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Collecting History Now

By Eleanor Price
30 Jan 2015
#Ferguson protest in Memphis by Chris Wieland (via Flickr CC BY-NC-ND 2.0)

No matter the conflict, time keeps ticking by, and who better to measure it than museums? Here, the history collected is still a living, painful truth. In Ferguson, MO, the ashes of the riots after the grand jury’s decision not to indict Darren Wilson are still quite literally being cleaned up. But they are not being cleared away — the Missouri History Museum is planning an exhibit on civil rights, and this chapter of history is playing a large role.

Various t-shirts, protest signs, vestiges of burned businesses, and a program from Michael Brown’s funeral are already in the museum’s possession, and an archive of the newspaper articles has been maintained by a Ferguson citizen since Michael Brown’s death in August. The collection is intended to be unbiased — an archive of the overall atmosphere, not promoting one viewpoint over the other. For Ruth Brown, volunteer archivist of the Ferguson Historical society, “This has been more traumatic for us than you can imagine,” but she still considers the work important enough to do. So often we think of history as something far removed from our daily lives, but in Ferguson that’s obviously not the case. The curator of the museum, Gwen Morris, says, “This is a tragedy, but it’s still part of the narrative.”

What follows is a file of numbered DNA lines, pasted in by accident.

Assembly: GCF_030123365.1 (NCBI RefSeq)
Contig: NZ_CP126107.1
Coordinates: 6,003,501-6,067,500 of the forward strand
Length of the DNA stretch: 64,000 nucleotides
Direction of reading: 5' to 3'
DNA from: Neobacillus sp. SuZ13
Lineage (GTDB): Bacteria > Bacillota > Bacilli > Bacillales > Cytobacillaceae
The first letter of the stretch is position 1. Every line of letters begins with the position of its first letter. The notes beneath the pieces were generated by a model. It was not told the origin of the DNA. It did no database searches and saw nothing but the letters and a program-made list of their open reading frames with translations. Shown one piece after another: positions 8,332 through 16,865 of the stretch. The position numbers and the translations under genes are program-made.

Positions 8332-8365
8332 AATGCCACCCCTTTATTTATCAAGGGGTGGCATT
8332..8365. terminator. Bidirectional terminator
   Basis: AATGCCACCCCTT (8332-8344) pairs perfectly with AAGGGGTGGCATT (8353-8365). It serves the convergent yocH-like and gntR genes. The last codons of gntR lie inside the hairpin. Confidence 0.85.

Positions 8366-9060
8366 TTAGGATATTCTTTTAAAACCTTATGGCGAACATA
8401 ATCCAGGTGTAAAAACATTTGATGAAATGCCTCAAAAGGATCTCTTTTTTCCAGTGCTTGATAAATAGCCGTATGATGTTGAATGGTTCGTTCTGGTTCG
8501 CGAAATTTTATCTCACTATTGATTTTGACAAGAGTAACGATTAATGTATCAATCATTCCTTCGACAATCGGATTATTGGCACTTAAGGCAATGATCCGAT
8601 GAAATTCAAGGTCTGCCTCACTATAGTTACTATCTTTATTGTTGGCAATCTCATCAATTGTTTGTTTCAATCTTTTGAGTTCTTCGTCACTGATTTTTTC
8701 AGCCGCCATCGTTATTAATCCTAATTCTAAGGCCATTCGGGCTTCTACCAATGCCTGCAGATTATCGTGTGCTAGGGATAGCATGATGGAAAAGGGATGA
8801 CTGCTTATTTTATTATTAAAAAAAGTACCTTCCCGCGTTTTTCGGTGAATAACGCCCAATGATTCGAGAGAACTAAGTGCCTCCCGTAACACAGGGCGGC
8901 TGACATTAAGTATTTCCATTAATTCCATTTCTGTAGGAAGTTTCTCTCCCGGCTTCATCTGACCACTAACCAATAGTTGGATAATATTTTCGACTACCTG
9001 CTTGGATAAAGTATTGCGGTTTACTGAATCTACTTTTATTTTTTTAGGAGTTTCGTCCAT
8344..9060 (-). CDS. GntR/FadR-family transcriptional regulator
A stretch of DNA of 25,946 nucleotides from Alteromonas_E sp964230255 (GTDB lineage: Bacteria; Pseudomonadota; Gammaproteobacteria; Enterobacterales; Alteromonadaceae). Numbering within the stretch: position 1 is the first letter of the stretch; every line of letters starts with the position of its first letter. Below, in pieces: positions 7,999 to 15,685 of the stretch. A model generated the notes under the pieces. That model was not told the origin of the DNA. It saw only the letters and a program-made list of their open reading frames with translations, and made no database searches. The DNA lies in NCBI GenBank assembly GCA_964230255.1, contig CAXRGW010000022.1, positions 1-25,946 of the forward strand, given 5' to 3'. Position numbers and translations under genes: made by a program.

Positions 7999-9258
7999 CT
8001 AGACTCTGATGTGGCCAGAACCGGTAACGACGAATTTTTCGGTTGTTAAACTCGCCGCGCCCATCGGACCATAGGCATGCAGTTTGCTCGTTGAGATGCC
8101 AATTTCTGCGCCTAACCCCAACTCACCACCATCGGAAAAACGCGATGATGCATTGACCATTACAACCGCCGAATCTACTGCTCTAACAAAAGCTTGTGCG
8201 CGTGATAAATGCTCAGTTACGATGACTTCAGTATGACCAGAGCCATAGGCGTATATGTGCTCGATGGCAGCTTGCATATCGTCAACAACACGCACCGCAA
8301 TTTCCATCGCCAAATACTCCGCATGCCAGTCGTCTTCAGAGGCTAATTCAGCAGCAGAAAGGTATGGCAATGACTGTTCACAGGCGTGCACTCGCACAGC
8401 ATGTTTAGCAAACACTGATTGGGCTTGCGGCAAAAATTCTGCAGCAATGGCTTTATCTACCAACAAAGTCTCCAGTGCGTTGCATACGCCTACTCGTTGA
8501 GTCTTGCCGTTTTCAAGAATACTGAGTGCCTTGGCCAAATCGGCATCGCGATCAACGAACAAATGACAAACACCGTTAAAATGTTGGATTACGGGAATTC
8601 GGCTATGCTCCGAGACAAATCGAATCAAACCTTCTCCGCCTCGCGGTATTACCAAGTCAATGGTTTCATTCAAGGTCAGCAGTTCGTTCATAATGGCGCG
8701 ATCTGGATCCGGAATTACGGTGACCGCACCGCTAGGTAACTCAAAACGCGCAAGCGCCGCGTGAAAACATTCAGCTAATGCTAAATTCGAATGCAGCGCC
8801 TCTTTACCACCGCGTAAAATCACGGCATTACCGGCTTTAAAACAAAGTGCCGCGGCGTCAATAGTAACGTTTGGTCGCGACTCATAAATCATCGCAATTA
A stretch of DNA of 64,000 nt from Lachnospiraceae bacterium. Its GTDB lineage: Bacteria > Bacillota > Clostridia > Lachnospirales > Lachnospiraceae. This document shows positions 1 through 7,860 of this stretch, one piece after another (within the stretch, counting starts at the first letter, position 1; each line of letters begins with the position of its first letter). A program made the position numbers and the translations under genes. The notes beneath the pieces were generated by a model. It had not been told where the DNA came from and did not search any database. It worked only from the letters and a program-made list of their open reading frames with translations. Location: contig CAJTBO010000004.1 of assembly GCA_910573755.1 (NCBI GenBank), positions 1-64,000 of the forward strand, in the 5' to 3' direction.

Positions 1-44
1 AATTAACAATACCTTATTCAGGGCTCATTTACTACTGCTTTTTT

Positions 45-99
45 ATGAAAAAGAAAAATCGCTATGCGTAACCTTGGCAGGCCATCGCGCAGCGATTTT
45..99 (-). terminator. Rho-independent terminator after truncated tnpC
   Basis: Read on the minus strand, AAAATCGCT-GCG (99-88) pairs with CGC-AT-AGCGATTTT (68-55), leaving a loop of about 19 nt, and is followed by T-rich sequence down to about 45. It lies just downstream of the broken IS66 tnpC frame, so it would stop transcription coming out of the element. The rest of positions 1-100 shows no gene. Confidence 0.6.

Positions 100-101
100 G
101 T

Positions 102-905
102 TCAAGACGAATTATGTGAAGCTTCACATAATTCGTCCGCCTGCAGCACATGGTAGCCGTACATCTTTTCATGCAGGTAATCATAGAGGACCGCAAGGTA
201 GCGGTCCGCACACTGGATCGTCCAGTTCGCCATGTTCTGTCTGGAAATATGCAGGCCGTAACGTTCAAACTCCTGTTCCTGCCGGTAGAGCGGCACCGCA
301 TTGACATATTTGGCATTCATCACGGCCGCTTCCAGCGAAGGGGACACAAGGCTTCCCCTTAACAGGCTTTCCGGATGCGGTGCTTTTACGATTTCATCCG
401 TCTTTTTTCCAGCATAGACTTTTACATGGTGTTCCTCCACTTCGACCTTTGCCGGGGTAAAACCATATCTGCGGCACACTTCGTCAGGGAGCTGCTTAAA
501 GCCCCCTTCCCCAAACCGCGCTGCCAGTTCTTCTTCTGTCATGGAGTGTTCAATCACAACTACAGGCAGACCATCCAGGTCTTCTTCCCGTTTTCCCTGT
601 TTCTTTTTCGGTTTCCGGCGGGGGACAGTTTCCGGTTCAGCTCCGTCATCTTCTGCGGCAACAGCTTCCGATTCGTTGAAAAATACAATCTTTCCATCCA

In many respects, perhaps starting the introspective process of analyzing the historical implications so immediately after the events themselves will lead to future generations’ heightened understanding of the struggles. It speaks to the resilience of people to preserve these violent and tragic events, with what seems to be almost unanimous support and lack of bias. New York Times writer Mitch Smith notes,“there is a widespread sense here that Ferguson was a seminal moment both locally and nationally. With that in mind, historians decided to move quickly to preserve the unfolding events.” Is this a new, more ethical way of dealing with history? How will collecting the information now, while it’s still fresh, change future perspectives? Let us know in the comments.

Eleanor is a current musicology PhD student at the Eastman School of Music and a former Graduate Fellow at the Prindle Institute for Ethics, where she worked to edit the Prindle Post and coproduce the Examining Ethics podcast. She graduated from DePauw University in 2017 as an Honor Scholar with a dual degree in Flute Performance and English Literature.
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